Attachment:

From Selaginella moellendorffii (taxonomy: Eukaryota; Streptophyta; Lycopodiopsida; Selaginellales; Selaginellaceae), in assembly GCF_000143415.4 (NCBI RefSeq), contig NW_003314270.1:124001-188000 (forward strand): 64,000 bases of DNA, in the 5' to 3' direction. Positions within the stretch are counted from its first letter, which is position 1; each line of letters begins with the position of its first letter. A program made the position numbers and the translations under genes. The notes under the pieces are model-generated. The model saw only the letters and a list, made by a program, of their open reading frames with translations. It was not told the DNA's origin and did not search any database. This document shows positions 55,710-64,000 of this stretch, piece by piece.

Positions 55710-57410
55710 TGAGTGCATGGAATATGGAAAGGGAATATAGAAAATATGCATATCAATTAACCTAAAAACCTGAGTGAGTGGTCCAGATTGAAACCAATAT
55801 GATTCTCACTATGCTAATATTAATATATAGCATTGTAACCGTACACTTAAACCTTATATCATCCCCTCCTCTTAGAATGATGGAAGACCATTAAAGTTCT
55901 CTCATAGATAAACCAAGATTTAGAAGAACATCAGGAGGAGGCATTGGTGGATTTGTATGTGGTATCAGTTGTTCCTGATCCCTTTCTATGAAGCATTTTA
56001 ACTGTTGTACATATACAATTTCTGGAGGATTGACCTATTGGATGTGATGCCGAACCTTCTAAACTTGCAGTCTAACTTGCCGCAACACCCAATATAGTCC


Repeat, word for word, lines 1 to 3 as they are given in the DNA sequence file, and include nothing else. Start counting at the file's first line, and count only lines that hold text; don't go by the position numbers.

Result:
From Selaginella moellendorffii (taxonomy: Eukaryota; Streptophyta; Lycopodiopsida; Selaginellales; Selaginellaceae), in assembly GCF_000143415.4 (NCBI RefSeq), contig NW_003314270.1:124001-188000 (forward strand): 64,000 bases of DNA, in the 5' to 3' direction. Positions within the stretch are counted from its first letter, which is position 1; each line of letters begins with the position of its first letter. A program made the position numbers and the translations under genes. The notes under the pieces are model-generated. The model saw only the letters and a list, made by a program, of their open reading frames with translations. It was not told the DNA's origin and did not search any database. This document shows positions 55,710-64,000 of this stretch, piece by piece.

Positions 55710-57410
55710 TGAGTGCATGGAATATGGAAAGGGAATATAGAAAATATGCATATCAATTAACCTAAAAACCTGAGTGAGTGGTCCAGATTGAAACCAATAT